What is Endoscopy?
There are various types of endoscopic procedures, which are prescribed for many different reasons. Endoscopy enables the physician to look inside your intestines and other organs of the digestive or respiratory system. The endoscope is a long, thin, lighted tube that transmits images from inside your body, so that the physician can look for abnormalities like inflamed tissues, unusual growths, bleeding or other conditions. Tiny instruments also can be passed through this tube that allows the physician to remove a small sample of tissue for biopsy or to treat the abnormal areas directly.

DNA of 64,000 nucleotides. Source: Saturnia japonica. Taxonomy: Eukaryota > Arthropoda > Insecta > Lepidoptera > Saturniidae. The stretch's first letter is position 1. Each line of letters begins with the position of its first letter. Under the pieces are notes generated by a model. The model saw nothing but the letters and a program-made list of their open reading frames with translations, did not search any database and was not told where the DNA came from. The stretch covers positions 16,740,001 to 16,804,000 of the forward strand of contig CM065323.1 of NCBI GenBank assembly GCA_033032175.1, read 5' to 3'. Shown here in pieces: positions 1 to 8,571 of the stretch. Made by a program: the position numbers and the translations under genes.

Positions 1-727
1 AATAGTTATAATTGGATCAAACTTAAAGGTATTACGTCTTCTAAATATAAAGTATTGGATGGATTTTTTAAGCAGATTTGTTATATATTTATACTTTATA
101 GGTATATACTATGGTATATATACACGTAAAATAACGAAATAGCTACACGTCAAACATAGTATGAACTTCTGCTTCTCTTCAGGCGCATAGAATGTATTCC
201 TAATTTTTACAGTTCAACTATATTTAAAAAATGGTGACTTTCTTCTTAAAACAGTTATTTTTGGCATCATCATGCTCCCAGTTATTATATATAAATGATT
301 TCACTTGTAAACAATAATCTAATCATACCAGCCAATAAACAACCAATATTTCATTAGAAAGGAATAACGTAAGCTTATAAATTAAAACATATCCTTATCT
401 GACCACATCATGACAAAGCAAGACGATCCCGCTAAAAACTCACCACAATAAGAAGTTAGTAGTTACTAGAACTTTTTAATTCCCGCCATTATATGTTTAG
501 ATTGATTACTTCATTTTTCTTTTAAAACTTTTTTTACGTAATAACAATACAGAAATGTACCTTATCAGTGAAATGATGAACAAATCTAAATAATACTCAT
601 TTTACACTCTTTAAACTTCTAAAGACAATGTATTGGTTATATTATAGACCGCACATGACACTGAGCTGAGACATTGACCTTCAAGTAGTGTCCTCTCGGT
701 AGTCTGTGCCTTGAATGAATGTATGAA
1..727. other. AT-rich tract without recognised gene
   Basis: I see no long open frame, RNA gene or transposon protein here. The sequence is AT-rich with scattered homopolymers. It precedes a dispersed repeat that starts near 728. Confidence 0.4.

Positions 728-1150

The endoscope is inserted either through the mouth and esophagus (upper endoscopy or upper GI) or through the rectum (lower GI). You will be given a sedative to help you relax and remain comfortable during this process. Because of the sedative, you will not be permitted to drive yourself home from the hospital after your endoscopy.
The stomach and intestines must be empty for a GI endoscopic procedure. To prepare, you may need to fast or follow a special liquid diet for several days beforehand. You also may be instructed to use medications and /or enemas to prepare. Your physician will give you detailed instructions.